Fredie Blom, the man who wished for nothing more than tobacco to roll his own cigarettes for his 116th birthday during the lockdown in May, has died.
Blom, who was a survivor of the 1918 Spanish flu pandemic, died on Saturday of natural causes at his home in Delft in Cape Town, Western Cape community development officer Gadija Francis told TimesLIVE.
In May, Blom’s wife, Janneta described how the lockdown ban on tobacco sales was a source of frustration for her aged husband. ‘He is stressed about having no more tobacco. He used to roll his own with newspaper, that was his hobby,’ she said. ‘Nothing can comfort him now. He likes to be independent and he is getting frustrated.’
Blom’s identity document showed he was born in the Eastern Cape town of Adelaide on May 8 1904. His life spanned two world wars and the rise and fall of apartheid.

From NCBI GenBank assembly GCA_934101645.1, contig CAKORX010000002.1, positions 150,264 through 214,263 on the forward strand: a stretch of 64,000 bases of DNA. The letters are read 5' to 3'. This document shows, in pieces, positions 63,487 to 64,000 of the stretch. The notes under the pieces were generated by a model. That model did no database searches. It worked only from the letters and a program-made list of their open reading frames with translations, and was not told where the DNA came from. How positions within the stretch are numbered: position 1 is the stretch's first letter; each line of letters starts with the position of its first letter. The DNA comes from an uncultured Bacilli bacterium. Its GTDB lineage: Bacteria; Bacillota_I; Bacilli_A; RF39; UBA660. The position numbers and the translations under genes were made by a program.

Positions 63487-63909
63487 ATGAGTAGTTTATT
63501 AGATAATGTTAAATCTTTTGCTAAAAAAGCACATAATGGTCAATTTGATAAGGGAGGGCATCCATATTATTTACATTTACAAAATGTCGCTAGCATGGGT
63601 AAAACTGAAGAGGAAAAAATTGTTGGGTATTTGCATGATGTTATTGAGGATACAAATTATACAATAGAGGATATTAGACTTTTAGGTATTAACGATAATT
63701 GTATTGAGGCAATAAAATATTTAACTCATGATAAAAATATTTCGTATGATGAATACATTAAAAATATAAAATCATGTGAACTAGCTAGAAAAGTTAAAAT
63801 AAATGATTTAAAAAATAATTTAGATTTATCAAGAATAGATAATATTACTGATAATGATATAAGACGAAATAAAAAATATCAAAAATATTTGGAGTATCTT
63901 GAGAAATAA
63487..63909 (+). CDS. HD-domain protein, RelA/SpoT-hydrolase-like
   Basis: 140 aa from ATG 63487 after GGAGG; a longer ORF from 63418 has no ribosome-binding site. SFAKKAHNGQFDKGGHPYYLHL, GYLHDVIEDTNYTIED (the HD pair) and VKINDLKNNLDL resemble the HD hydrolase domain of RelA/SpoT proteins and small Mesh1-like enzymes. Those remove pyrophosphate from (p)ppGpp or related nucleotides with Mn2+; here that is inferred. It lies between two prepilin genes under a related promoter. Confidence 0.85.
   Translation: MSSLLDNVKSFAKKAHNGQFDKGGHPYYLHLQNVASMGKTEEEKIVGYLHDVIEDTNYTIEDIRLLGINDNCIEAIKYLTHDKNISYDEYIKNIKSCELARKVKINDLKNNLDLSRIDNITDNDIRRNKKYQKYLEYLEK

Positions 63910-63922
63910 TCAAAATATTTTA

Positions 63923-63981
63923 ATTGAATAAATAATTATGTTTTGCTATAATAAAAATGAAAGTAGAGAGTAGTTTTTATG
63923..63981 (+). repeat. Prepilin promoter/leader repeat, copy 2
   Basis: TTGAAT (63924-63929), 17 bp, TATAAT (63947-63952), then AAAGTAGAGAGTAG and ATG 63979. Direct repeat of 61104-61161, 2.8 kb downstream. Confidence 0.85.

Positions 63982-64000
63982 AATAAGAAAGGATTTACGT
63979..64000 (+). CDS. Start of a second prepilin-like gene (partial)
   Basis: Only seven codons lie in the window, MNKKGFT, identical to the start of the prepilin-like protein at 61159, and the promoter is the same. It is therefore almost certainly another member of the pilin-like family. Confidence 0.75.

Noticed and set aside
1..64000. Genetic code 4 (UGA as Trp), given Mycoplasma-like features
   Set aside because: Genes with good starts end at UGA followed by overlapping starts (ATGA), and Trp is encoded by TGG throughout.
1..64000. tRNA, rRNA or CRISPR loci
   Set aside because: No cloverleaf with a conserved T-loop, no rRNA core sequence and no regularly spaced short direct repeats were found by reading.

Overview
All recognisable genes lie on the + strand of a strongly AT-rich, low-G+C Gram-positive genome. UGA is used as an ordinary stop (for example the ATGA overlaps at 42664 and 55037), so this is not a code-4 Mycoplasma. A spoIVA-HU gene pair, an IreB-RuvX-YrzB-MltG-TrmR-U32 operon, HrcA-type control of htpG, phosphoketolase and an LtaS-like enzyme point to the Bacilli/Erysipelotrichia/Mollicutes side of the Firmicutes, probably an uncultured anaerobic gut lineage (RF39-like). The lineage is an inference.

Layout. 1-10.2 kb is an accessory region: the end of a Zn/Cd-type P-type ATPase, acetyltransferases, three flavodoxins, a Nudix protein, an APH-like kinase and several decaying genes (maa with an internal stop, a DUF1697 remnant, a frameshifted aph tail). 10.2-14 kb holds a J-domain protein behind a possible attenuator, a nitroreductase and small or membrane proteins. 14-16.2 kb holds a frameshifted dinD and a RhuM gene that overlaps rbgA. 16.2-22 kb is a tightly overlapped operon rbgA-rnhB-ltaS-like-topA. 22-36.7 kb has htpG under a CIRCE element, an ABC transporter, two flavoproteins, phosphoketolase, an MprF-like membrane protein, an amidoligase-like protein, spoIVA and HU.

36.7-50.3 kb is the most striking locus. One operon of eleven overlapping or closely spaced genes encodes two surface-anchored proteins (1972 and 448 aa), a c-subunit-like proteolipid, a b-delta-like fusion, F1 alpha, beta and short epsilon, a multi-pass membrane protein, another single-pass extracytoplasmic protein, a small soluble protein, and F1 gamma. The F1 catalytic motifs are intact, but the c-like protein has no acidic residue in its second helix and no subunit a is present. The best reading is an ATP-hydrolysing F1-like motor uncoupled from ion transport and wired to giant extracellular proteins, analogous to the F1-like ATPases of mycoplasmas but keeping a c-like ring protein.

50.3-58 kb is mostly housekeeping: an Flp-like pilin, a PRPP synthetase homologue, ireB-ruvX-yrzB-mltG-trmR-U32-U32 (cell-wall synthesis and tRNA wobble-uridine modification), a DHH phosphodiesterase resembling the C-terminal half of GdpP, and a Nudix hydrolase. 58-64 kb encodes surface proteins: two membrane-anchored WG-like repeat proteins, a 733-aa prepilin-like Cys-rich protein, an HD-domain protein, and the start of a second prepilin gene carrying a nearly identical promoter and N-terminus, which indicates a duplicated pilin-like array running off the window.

One of his sisters died of the Spanish flu pandemic, which claimed an estimated 50 million lives.
Francis told TimesLIVE that Blom died peacefully, but his death left the community in mourning. She was quoted as saying: ‘This is an extremely sad time for everyone in Delft … I said to Ouma [Blom’s wife] this morning, he is now in good hands. We must thank God for the life that he lived.’
Blom had attributed his longevity to decades of work in construction, along with walking and cycling to work.